Custody is provided on the grounds with which parent the child is comfortable which is obviously asked by the child. The maintenance is given by the parent who earns more and who is independent in economic terms. The payment of maintenance for many years from the initiation was burdened on the father of the child subjected. If seen logically it was a faulty consideration because it can also be the case that the mother is highly affluent and therefore independent and her male counterpart is the one dependent on her. This decision was therefore turned down in the case Padmja Sharma v. Ratan Lal Sharma. The court mentioned that if the Hindu mother is affluent enough so she included with the father need to contribute to the maintenance of the child Hindu Adoption and Maintenance Act of 1956.
Section 25 of the Hindu Adoption and Maintenance Act of 1956 states that the amount of maintenance granted to the child can change with change in certain conditions.
Section 23 of the same act mentions that the maintenance cannot be claimed if the person receiving it ceases to be Hindu (changes the religion)
The maintenance of children for Indian citizens is called under section 125 of the Code of Criminal Procedure (CrPC). This section mentions that the court of law will order a self-sufficient parent if he/she does not maintain his/her:
a) Legitimate/illegitimate minor child who is not able to maintain himself/herself.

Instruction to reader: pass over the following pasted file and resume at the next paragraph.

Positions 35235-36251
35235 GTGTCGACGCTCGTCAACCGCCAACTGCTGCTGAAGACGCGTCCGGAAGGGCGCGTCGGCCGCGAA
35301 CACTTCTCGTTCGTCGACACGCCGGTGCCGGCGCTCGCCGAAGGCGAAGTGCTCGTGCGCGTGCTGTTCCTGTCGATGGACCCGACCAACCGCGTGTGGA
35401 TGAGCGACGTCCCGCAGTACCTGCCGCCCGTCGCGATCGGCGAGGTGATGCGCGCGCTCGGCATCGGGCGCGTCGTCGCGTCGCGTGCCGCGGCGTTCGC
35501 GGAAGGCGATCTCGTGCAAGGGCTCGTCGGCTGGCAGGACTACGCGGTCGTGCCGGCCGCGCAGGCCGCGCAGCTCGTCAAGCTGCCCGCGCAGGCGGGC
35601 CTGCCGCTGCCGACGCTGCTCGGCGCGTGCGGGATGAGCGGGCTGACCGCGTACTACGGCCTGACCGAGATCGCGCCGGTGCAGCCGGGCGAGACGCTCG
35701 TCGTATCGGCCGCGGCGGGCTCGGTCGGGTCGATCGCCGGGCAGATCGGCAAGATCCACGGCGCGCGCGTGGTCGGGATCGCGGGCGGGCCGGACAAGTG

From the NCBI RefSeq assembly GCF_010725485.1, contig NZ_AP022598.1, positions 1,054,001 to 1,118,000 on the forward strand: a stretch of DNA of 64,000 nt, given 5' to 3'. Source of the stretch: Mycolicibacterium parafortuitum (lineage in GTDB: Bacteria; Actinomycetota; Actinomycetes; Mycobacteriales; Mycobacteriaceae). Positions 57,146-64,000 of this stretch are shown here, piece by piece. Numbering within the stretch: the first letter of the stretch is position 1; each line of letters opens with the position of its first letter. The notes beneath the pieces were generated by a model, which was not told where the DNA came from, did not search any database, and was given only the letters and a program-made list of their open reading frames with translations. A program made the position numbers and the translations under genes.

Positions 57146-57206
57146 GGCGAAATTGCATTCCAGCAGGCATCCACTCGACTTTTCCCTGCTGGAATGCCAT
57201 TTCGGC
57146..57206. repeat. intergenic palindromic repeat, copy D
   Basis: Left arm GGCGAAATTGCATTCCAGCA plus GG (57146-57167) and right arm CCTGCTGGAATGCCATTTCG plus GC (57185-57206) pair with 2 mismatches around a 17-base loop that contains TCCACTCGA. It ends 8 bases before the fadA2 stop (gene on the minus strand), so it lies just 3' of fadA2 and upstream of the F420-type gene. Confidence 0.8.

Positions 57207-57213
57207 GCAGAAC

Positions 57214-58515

b) Legitimate/illegitimate major child (not being a married daughter) unable to maintain himself/herself due to any physical or mental abnormality/injury.
c) Married daughter till she attains the majority if her husband is not able to maintain her.
Major children not being able to maintain themselves means that they are not in a position to earn themselves either because they are studying or due to any disease.
The case Amarendra Kumar Paul v. Maya Paul of 2008 clarified that the section applies only to those who despite having sufficient means neglects or refuses to maintain their legitimate/illegitimate minor/major child.
Facilities for illegitimate children weren’t provided since the creation of the law, but in 1988 the case Bakulabai v. Gangaram changed this. The case concluded that a child born to a woman and man who is already married is to be treated as a legitimate child and therefore the child is entitled to maintenance under this section.
The case JagdishJugtawat v. Manju Lata Daughter is entitled to maintenance even after attaining the majority but till her marriage under CrPC when reading with the Hindu Adoption and Maintenance Act of 1956.
The creation of such laws and further amendments to it is always important, because if not the repercussions of separation and divorce of a couple would have to be majorly faced by the child which is unfair because he/she has to face the backlash of something he never did but was only a part of.
Hindu child maintenance was a reformation for people who would suddenly give up on responsibilities of a person or a whole family dependent on the person, the laws mentioned made the person remember his duty and also liable. It is, basically, a measure of social justice and an outcome of the natural duty of a man/woman to maintain his/her child. The law holds extreme importance for children who have no means of earning and are completely dependent on their parents. The main objective to legally provide maintenance is to prevent immorality and destitution and ameliorate the economic condition of children. The laws made initially did not cover a vast domain and therefore certain cases have brought amendment bringing in evolution to the laws so that no dis-advantaged ones are left behind.
1.) Hindu Marriage Act, 1955
2.) Hindu Adoption and Maintenance Act, 1956
3.) Code of Criminal Procedure, 1973